By Rob Blackwelder
Yes, "Analyze This" has many generous burstsof hilarity, especially with Robert De Niro goofing on the kind of mobsterroles that made him by playing a mafioso with high anxiety.
Yes, casting him as a hoodlum headcase opposite Billy Crystalas his reluctant shrink is damn funny all by itself.
No, this isn't enough to carry the picture. In fact "AnalyzeThis" degrades so dramatically that in the last act Crystal is reducedto ad libbing through an over-long mock-wise guy schtick, taking his bestshot at Robin Williams-dom and tanking.
From the early going the movie is funny, but plagued bypacing problems and jokes that require entire scenes to set up a singlezinger.
Having become an insomniac through the stress of a turfwar, kingpin De Niro has his most trusted henchman quietly find him a psychiatrist,played with nervous hesitation by Crystal.
Their first meeting is supposed to be comically tense,but while Crystal's duress comes through clearly enough, De Niro seemsto be sleep-walking through his intimidation tactics. But by the end ofthe scene, he's feeling pretty good about himself.
"The load?" he says, "Gone! Where is it?I don' know. Youse have a gift, my friend."
"No, I don't," Crystal says sheepishly.
"YES, you do!" De Niro glares with violent, funnycompulsion.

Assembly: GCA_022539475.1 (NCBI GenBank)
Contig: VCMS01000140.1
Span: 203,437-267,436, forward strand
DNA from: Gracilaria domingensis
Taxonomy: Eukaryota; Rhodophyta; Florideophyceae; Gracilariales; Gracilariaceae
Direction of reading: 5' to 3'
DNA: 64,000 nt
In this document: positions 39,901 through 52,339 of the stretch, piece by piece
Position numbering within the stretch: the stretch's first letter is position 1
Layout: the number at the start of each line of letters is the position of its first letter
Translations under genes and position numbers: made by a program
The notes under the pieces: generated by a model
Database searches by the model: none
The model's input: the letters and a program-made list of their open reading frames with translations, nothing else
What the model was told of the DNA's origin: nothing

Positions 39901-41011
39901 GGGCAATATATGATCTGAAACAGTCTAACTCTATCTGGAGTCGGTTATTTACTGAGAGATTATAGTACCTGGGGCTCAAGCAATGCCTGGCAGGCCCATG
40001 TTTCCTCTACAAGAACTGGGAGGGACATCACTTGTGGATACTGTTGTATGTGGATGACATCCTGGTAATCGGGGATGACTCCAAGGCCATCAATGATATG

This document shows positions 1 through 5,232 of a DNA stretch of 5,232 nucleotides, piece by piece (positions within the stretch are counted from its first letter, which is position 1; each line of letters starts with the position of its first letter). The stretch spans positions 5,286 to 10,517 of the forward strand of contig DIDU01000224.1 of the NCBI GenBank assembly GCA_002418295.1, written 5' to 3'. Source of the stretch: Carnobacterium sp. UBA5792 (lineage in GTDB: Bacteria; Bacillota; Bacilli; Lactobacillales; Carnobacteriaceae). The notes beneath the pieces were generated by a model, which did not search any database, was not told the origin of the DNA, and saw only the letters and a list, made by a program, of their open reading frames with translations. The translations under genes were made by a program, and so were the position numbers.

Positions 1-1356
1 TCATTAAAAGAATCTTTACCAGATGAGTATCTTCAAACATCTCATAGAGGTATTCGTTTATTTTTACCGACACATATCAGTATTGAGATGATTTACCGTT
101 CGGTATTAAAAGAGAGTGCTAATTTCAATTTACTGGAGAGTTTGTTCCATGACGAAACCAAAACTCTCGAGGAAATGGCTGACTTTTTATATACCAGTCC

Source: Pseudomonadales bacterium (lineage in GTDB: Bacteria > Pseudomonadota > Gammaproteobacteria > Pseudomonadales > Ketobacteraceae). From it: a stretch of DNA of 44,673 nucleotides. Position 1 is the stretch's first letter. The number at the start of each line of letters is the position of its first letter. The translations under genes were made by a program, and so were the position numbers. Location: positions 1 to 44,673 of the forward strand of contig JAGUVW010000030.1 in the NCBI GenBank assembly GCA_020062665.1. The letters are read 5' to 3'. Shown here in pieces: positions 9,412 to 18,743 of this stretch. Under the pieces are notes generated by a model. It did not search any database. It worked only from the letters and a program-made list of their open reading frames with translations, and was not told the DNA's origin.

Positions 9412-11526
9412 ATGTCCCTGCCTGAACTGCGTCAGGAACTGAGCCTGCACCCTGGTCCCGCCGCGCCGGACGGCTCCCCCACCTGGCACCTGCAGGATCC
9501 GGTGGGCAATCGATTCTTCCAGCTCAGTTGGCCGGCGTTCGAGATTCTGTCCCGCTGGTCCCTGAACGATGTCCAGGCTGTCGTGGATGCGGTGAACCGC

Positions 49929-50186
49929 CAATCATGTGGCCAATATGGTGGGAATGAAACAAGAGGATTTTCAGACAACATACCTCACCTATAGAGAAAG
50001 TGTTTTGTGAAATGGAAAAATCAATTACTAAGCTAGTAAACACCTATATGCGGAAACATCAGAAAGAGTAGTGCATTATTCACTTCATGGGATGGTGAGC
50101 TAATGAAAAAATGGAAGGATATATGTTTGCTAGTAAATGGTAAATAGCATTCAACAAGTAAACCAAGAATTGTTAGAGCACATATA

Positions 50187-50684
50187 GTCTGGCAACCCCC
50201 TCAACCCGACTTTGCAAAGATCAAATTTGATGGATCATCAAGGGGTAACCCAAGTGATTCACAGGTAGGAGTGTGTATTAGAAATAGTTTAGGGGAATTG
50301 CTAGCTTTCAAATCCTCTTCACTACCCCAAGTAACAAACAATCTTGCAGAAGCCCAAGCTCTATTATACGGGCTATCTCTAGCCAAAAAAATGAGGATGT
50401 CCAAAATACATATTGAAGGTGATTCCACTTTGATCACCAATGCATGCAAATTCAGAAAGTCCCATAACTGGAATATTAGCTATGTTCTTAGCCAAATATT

The next thing the shrink knows, there's a huge fountainin his yard. A gift from his new client.
Directed by Harold Ramis, who has a spotty track record("Groundhog Day" on the one hand, "Multiplicity"on the other), "Analyze This" has bright moments of whimsicalinspiration, most of them revolving around the often impromptu therapysessions. When Crystal tells him to take out frustration by hitting a pillow,De Niro pulls out a hand cannon and blasts holes in his couch. Apprisedof the meaning of the term Oedipal complex, De Niro wrinkles his nose andpronounces "@#$%&-ing Greeks."
The story stalls when it becomes dependent on the mobster'sphysiological problems disrupting plans for the shrink's impending marriageto a TV reporter, played by Lisa Kudrow. And that part of the plot is alreadyfull of holes on its own, not the least of which is that Kudrow and Crystalare a highly improbable couple even before they open their mouths to argue.
The rest of the movie is mocked mob cliches (rival mobsterChazz Palminetri shouting "I want him dead, dead, DEAD!" andin the same breath, "Do you like these pants?") colliding withcomical wedding disaster cliches, and a little FBI coercion thrown in tocreate a doctor-patient confidentiality crisis that threatens to end withthe analyst in concrete galoshes because he knows too much.
By the time Crystal's ad lib catastrophe rolls around --he pretends to be a Jewish-Italian consigliere representing De Niro ata meeting of top level mob bosses -- "Analyze This" has alreadybeen out of steam for a good 40 minutes.
Run time: 103 mins
In Theaters: Friday 5th March 1999
Box Office Worldwide: $176.9M
Distributed by: Warner Bros. Pictures
Production compaines: Warner Bros., Spring Creek Productions, Tribeca Productions, Baltimore Pictures
Contactmusic.com: 2 / 5
Rotten Tomatoes: 69%
Fresh: 70 Rotten: 32
IMDB: 6.7 / 10
Director: Harold Ramis
Starring: Robert De Niro as Paul Vitti, Billy Crystal as Dr. Ben Sobel, Lisa Kudrow as Laura MacNamara Sobel, Chazz Palminteri as Primo Sidone, Joe Viterelli as Jelly, Molly Shannon as Caroline, Kyle Sabihy as Michael Sobel, Frank Pietrangolare as Tuna, Ron Madoff as Extra Sea World Scene
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